Learn how to pray like the Ba’al Shem Tov with these powerful techniques.

The Ba’al Shem Tov is widely revered as the founder of Chassidism, renowned for his devoutness, spiritual purity, and the extraordinary power of prayer to effect great salvation.

Despite the division between Chassidim and Mitnagdim, he was widely respected, and his followers have only grown in number since his passing. Today, he continues to inspire millions of people from all backgrounds, Jewish and non-Jewish alike.

While the Ba’al Shem Tov left few writings of his own, his disciples recorded many of his teachings and meditative techniques in books such as the Keter Shem Tov and Tzava’at HaRivash. In this article, we will explore some of these fascinating teachings, which are essential for all generations to know.



The power of Dvekut

One of the Baal Shem Tov‘s central teachings is the concept of Dvekut or bonding with Hashem. This involves being consciously aware of the Creator at all times, regardless of what you are doing or where you are. In the second teaching of Tzava’at HaRivash, the Ba’al Shem Tov emphasizes the importance of envisioning the letters YHVH in our minds and hearts at all times, as a reminder of our constant connection to Hashem and the need to fear Him always.

Learning how practicing these techniques can bring about incredible purification and deepen your connection to Hashem. By implementing these teachings, one can experience a significant reduction in the likelihood of sinning.

However, the Ba’al Shem Tov’s teachings go even further, revealing the profound spiritual significance of the word “Shiviti,” which can be understood as a state of equanimity or stoicism. In this sense, one should view all aspects of life as equally directed by Hashem, without concern for the fanciness of one’s clothes or food, as long as they are respectable and kosher. Detachment from material possessions is a key component of spiritual ascension, and this state can be achieved even by those with simple means.

Alacrity as a means of breaking barriers

The importance of being diligent and avoiding wasted time is highlighted in the Ba’al Shem Tov’s ninth teaching, where he emphasizes the need for Zerizut (alacrity) and keeping our thoughts focused on the higher worlds. The Ba’al Shem Tov’s aspirations for his students were truly remarkable.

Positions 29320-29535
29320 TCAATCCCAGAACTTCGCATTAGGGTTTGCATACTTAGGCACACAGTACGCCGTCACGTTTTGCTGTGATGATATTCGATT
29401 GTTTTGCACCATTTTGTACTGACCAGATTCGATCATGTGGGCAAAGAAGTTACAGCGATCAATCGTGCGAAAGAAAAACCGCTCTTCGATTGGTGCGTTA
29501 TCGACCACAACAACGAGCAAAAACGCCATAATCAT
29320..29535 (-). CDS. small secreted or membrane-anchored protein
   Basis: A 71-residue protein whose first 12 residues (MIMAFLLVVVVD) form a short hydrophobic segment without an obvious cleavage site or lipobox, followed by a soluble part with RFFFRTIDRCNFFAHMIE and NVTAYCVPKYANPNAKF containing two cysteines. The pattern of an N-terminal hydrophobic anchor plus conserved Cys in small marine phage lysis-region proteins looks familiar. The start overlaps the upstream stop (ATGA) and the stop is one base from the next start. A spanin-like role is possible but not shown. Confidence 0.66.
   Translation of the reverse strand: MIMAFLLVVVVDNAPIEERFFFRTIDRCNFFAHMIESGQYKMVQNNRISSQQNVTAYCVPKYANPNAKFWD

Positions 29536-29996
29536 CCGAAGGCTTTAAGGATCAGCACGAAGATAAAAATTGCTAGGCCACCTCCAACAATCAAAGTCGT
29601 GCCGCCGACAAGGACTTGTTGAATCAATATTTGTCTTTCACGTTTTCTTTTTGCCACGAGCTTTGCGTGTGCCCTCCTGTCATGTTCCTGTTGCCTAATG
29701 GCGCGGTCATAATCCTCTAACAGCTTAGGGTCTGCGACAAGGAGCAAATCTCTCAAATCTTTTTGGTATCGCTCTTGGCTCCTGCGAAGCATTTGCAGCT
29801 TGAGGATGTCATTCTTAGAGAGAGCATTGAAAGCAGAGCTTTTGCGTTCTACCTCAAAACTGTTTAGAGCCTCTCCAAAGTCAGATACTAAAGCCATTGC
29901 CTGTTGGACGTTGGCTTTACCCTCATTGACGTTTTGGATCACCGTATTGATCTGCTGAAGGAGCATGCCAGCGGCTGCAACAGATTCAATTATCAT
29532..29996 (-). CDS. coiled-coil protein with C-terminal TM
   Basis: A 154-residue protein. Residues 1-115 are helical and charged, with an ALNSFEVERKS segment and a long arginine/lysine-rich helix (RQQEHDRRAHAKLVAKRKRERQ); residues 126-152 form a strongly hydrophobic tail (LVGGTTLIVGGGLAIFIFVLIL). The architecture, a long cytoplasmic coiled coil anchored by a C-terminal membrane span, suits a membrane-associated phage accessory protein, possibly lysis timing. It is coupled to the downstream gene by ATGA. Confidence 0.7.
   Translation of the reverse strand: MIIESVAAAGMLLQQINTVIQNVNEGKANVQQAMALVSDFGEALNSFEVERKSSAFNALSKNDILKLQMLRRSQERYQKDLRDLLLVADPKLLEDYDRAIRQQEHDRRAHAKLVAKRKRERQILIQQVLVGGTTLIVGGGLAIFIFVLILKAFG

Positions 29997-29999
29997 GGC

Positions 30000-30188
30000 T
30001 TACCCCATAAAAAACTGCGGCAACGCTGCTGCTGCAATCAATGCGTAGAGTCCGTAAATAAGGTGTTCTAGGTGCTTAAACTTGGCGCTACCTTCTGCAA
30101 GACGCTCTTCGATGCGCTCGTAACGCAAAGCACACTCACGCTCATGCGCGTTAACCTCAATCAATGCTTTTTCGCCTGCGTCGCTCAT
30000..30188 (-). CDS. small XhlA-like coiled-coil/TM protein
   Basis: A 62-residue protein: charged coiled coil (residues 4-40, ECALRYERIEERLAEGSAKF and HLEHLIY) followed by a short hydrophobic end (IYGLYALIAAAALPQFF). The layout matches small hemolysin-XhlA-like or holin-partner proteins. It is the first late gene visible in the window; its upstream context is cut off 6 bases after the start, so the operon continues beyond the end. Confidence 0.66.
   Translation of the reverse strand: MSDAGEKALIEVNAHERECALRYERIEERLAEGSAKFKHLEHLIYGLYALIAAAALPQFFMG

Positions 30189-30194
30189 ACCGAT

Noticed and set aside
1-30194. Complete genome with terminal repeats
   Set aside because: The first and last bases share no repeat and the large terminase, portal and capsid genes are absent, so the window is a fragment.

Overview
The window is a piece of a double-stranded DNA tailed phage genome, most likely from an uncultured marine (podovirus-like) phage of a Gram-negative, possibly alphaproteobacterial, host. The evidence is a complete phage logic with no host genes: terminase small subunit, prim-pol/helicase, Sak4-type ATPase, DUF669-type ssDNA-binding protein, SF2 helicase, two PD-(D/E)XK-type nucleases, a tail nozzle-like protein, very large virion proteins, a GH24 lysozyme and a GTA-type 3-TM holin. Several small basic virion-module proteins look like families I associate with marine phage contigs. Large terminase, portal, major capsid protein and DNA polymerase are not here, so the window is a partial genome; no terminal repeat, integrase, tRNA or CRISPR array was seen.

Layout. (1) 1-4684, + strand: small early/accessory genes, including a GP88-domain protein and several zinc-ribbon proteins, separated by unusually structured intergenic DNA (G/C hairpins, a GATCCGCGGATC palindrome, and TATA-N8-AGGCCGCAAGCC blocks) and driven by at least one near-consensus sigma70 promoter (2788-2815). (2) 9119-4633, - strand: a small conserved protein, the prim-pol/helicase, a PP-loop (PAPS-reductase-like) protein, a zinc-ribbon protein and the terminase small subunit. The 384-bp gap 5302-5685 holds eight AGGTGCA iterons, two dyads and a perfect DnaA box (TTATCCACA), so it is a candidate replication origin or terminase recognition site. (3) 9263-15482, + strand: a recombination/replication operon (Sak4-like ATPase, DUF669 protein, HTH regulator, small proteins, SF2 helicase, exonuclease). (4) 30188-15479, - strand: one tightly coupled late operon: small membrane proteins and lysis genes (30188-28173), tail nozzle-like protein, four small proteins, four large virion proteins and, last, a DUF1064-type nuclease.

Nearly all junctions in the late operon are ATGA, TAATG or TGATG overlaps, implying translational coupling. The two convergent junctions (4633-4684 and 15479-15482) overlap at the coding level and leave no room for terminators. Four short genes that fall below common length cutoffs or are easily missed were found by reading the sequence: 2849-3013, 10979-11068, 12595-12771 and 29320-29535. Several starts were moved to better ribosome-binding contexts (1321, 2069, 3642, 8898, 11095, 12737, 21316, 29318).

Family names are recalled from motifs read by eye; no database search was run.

In addition, the Ba’al Shem Tov stressed the importance of investing all of one’s energy and focus in every word of prayer, to the point where one feels as though they may faint. He believed that it was a great act of lovingkindness from Hashem to provide the strength to complete the service of prayer, and for this reason, some people are kept alive after praying.



All intentions need to be elevated

In teaching 23, the Ba’al Shem Tov emphasizes the importance of having the sole intention of giving “Nachat Ruach” (pleasing spirit or pleasure) to Hashem. This serves as a stern warning to those who aspire to reach great levels, such as Rabbi Shimon bar Yochai.

While a person should strive to do their best, they should not expect to reach lofty heights, as that is ultimately up to Hashem and can lead to haughtiness. If it comes, it comes but should not be our primary intent.

Fallen sparks when studying and praying

One particularly intriguing point made by the Ba’al Shem Tov is that any thoughts that come to a person while praying, especially during the Amidah, are fallen sparks that need to be rectified. When foreign thoughts disturb a person’s prayers, he should “elevate” those thoughts to their source above.

As Kabbalah teaches us, there are seven primary sources for fallen emotions, corresponding to the seven holy Sephirot of the upper worlds: Chessed (lovingkindness), Gevurah (might), Tiferet (beauty), Netzach (victory), Hod (splendor), Yesod (foundation), and Malkhut (kingship).

In the midst of prayer, it is common for a person to experience unwanted thoughts or emotions. According to the Ba’al Shem Tov, these are “fallen sparks” that require rectification. For example, feelings of stinginess during prayer suggest that the person has fallen sparks from the sephirah of Chessed, which is associated with lovingkindness.

Similarly, lustful thoughts may come from the sephiroth of Tiferet or Yesod. To properly elevate these thoughts, one must first recognize their source. If unsure, the person can ask Hashem for guidance.



The important thing however is to recognize that these thoughts are extraneous to our souls, they are not really ourselves.

Concluding remarks

The Ba’al Shem Tov also reminds us that we should not despair if we cannot reach the lofty spiritual levels described in his teachings. Life moves in cycles, and sometimes we can only serve Hashem with a limited perspective. However, we can break free from this constricted mentality by contemplating the upper worlds and focusing our thoughts on the Divine.

With dedication and perseverance, we can all strive to achieve greater spiritual heights.

I made a little free course on Tzava’at HaRivash (the will of the Ba’al Shem Tov), which you can find it here.

May we all be blessed to reach these awe-inspiring levels!


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Chaim Apsan

Chaim is a teacher and Kabbalah enthusiast. He loves helping Jews connect with true Torah teaching and enhancing their spiritual growth. With a focus on meditation, he guides individuals on transformative journeys of prayer, contemplation, and connection with Hashem. He lives in Jerusalem with his wife and kids, and is committed to sharing the wisdom and power of Kabbalah in a genuine way.

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